David Bourget (Western Ontario)
David Chalmers (ANU, NYU)
Rafael De Clercq
Ezio Di Nucci
Jack Alan Reynolds
Learn more about PhilPapers
Politics, Philosophy and Economics 6 (1):45-73 (2007)
This article examines the character of Scanlon’s contractualism as presented in What We Owe to Each Other . I offer a range of reasons for thinking of Scanlon’s contractualism as a species of natural rights theorizing. I argue that to affirm the principle that actions are wrongful if and only if they are disallowed by principles that people could not reasonably reject is equivalent to affirming a natural right (of an admittedly non-standard sort) against being subject to such reasonably disallowed actions. I argue that Scanlon’s invocation of the value of human life can be seen as an attempted grounding for this principle that is akin to standard natural rights attempts to ground fundamental rights. Lastly, I argue that the invocation of the value of human life does not in fact well support the sort of requirement of justifiability to others that characterizes this contractualist variant on natural rights theorizing; if anything, it better supports the sort of ascriptions of rights characteristic of traditional natural rights theorizing. Key Words: contractualism • natural rights • justifiability to others • wrongfulness.
|Keywords||No keywords specified (fix it)|
|Categories||categorize this paper)|
Setup an account with your affiliations in order to access resources via your University's proxy server
Configure custom proxy (use this if your affiliation does not provide a proxy)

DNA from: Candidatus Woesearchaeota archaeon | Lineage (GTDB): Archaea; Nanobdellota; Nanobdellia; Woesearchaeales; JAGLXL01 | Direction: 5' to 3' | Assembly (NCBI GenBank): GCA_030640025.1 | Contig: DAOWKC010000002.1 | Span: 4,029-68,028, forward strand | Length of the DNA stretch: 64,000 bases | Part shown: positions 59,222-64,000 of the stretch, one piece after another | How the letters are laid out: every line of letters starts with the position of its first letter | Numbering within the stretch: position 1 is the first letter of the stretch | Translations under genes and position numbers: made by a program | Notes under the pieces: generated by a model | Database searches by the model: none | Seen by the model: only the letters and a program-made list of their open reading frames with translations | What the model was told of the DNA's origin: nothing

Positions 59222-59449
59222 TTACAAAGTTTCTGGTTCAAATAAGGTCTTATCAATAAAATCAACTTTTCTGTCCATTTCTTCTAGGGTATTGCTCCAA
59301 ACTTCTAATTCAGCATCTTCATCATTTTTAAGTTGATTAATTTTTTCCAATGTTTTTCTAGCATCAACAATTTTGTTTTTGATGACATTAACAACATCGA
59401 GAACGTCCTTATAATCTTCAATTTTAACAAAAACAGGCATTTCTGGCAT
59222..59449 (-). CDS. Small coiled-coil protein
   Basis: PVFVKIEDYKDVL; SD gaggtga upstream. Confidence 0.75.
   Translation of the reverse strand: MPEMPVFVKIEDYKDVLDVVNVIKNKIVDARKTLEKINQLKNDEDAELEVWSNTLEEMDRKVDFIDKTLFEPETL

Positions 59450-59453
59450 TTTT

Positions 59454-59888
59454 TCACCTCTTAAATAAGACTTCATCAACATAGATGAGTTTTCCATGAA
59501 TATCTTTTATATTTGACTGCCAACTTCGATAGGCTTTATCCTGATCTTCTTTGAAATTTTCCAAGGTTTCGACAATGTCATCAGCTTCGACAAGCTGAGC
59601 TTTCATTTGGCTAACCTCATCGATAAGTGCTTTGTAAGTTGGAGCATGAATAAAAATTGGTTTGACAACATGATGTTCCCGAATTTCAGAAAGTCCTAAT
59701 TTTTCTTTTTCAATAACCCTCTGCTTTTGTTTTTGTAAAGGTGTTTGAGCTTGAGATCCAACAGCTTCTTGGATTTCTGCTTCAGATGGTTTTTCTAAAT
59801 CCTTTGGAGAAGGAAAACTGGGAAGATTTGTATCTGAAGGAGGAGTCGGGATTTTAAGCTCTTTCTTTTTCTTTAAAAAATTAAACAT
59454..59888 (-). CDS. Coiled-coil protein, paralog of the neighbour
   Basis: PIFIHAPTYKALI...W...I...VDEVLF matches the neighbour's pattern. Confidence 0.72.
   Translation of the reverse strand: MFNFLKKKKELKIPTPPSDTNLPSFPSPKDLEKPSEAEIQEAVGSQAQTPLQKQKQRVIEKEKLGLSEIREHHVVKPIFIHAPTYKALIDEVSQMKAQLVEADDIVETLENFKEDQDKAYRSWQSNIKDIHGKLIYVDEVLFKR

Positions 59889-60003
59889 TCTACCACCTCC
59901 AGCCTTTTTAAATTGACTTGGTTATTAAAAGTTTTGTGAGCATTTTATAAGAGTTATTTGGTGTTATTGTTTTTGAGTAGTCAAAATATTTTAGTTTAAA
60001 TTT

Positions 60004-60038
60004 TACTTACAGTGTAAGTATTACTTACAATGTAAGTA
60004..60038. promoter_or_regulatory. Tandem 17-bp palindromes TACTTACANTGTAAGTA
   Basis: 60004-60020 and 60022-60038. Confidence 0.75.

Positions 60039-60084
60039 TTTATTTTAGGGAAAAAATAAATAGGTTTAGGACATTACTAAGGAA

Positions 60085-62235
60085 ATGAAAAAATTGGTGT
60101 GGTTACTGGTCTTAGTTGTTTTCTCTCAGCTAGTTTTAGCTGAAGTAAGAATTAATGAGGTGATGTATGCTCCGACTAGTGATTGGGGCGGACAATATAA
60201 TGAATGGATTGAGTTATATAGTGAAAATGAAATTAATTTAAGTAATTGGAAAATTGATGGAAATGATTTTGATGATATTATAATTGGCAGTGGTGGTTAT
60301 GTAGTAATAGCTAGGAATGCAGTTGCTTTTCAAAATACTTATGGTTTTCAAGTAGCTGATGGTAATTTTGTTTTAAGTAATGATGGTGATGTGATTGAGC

|Through your library|
References found in this work BETA
No references found.
Citations of this work BETA
No citations found.
Similar books and articles
Hugh Breakey (2010). Natural Intellectual Property Rights and the Public Domain. Modern Law Review 73 (2):208-239.
Henrik Syse (2007). Natural Law, Religion, and Rights: An Exploration of the Relationship Between Natural Law and Natural Rights, with Special Emphasis on the Teachings of Thomas Hobbes and John Locke. St. Augustine's Press.
John Hasnas (2005). Toward a Theory of Empirical Natural Rights. Social Philosophy and Policy 22 (1):111-147.
Jay E. Kantor (1980). The “Interests” of Natural Objects. Environmental Ethics 2 (2):163-171.
David Boucher (2009). The Limits of Ethics in International Relations: Natural Law, Natural Rights, and Human Rights in Transition. OUP Oxford.
Brad Hooker (2003). Contractualism, Spare Wheel, Aggregation. In Matt Matravers (ed.), Critical Review of International Social and Political Philosophy. Frank Cass 53-76.
Gary B. Herbert (2005). On the Misconceived Genealogy of Human Rights. Social Philosophy Today 21:17-32.
W. J. Talbott (2010). Human Rights and Human Well-Being. Oxford University Press.
Added to index2009-01-28
Total downloads38 ( #102,852 of 1,790,117 )
Recent downloads (6 months)1 ( #426,086 of 1,790,117 )
How can I increase my downloads?